Why you should trademark your logo.

Why you should trademark your logo.

There you are. You’re ready to start your own thing, hang your shingle and be your own boss. You’ve finally got everything in place and you need to have a logo designed, put it on the website, business cards, etc. And get your logo trademarked.

Trademarked? Do you have any idea how much that would cost?

You probably went one of three ways: You could have gone to one of those free logo sites and download or created your own. Then, there are the logo contest sites and you could have spent a little more to get your logo. Or, you could have had a professional logo designer create something that was just for you.

Now, of course I am a professional graphic designer. A good portion of my design business is creating logos for all kinds of businesses big and small. In this article I am not trying to persuade you either way on that issue, but there are some things to consider before going those two earlier routes.

How does this relate to having my logo trademarked?

It’s interesting, a good portion of people will go to the trouble and expense of getting their logo professionally designed, but may or may not get it trademarked. With the growing surge of logos glutting the market in the various contest and stock sites out there, staking your claim without a trademark could be money wasted.

Imagine, you’ve got your new logo on everything–the website, the stationery, even those nifty coffee mugs and one day you get an e-mail. It warns you of a potential trademark infringement and since you have not filed yourself, may force you to have your logo redesigned, URL changed–or worse yet, rename your company. A whole lot of time and money totally wasted.

By going the free logo route, you may open yourself to this situation rather easily. The logos available on those sites don’t discriminate on who they go to, and often have business overlaps. If you try and apply for a trademark with one of those logos, it could be very evident, very soon. Not looking very cost effective now, are they?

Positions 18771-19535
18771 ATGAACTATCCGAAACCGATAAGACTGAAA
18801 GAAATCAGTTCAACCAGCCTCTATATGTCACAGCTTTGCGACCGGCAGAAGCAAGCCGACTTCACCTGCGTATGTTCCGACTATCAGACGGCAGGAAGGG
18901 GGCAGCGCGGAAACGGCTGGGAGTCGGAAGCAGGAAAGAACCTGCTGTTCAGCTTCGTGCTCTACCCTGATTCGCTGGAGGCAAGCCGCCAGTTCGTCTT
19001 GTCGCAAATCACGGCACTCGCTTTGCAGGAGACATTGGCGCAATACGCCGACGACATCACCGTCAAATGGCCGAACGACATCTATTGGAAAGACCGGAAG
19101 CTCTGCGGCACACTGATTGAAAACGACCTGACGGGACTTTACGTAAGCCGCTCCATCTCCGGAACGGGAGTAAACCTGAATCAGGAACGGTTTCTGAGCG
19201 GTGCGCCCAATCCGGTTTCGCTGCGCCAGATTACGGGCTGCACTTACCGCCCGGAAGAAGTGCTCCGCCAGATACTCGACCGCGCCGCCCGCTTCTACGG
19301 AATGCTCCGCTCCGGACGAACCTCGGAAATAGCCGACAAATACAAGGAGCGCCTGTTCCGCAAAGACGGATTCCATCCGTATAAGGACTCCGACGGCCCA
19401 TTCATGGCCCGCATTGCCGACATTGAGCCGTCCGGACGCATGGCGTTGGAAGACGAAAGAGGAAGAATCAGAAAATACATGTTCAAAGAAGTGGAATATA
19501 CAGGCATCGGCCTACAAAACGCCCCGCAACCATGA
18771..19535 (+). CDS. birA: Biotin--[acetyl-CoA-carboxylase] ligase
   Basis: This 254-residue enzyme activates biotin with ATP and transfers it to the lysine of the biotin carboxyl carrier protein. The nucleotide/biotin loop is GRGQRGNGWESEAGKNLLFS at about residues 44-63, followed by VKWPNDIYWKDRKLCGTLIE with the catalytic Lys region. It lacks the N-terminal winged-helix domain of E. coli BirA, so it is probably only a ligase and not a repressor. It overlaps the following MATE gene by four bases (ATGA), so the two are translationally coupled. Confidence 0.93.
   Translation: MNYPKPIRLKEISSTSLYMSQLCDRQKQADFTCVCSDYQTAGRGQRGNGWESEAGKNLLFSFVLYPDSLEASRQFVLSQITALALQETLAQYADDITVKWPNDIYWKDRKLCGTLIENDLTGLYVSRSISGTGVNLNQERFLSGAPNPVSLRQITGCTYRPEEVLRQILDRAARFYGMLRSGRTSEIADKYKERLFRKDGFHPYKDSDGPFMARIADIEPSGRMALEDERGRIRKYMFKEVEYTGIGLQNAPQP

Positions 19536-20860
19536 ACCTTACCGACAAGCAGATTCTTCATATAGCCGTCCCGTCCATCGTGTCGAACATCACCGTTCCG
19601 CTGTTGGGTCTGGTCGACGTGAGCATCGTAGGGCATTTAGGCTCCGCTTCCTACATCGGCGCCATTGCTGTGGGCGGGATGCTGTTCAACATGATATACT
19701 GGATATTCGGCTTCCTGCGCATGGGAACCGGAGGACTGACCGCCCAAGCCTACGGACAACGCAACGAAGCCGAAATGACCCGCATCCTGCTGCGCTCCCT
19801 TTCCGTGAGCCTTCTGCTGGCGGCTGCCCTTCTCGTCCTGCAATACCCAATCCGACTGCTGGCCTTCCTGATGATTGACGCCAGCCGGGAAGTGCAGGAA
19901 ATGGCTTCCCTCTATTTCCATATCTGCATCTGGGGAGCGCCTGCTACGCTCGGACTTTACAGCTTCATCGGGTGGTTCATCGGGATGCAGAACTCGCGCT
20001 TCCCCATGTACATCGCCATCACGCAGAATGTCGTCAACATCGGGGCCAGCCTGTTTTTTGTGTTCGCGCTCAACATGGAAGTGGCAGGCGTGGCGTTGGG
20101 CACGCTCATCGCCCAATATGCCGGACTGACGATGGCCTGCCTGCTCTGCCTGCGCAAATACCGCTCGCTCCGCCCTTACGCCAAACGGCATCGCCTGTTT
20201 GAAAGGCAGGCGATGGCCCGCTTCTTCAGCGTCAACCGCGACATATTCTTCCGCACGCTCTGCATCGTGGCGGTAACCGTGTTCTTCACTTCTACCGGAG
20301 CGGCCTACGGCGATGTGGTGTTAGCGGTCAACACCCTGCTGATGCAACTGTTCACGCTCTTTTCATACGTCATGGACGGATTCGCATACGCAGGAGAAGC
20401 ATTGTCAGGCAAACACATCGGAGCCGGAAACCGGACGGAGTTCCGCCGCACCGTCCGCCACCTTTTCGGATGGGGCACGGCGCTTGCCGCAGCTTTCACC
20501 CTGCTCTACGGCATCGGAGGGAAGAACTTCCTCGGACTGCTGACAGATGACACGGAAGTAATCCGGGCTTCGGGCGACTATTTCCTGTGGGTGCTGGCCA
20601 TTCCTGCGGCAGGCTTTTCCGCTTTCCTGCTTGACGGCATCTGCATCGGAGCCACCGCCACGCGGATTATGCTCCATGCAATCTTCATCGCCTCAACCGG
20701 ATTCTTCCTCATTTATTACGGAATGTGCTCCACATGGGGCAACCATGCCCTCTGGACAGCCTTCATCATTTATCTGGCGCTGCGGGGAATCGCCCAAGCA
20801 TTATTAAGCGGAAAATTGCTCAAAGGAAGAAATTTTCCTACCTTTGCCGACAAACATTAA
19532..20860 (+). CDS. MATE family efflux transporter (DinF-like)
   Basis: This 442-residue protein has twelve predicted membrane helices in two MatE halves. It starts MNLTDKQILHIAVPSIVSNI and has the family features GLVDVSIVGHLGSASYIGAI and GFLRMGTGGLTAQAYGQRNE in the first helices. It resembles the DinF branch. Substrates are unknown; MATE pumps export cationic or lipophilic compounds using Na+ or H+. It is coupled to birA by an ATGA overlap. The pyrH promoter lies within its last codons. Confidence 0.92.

The scenario with contest sites can often be the same case. Many of those logos are done without much in the way of client input. It has been found on occasion that artwork done for those logos have included clip art, which is most often not approved for logo design (hence the trademark issue). Nobody wants to part with their hard earned cash and find out it’s been a bad investment.

So, how do guarantee yourself some protection from potential copycats and even unintentional infringers? Hire yourself an experienced, professional logo designer and afterwards, apply for a trademark.

What exactly is the legal definition of a ‘trademark’?

The United States Patent and Trademark Office defines it as such:

Trademark is a word, phrase, symbol or design, or a combination of words, phrases, symbols or designs, that identifies and distinguishes the source of the goods of one party from those of others.

Since applying for a trademark often has the word ‘attorney’ attached to it, most people cringe and imagine parting with significant amounts of cash. Certainly working with a specialist in the field of trademark law can have its benefits in the long run. They will work directly with the USPTO and submit the appropriate forms and suggest suitable categories for your application. They can also provide the all-important trademark search to find out where your logo stands out there in the world. And as with any government application, they can help make sense of it all.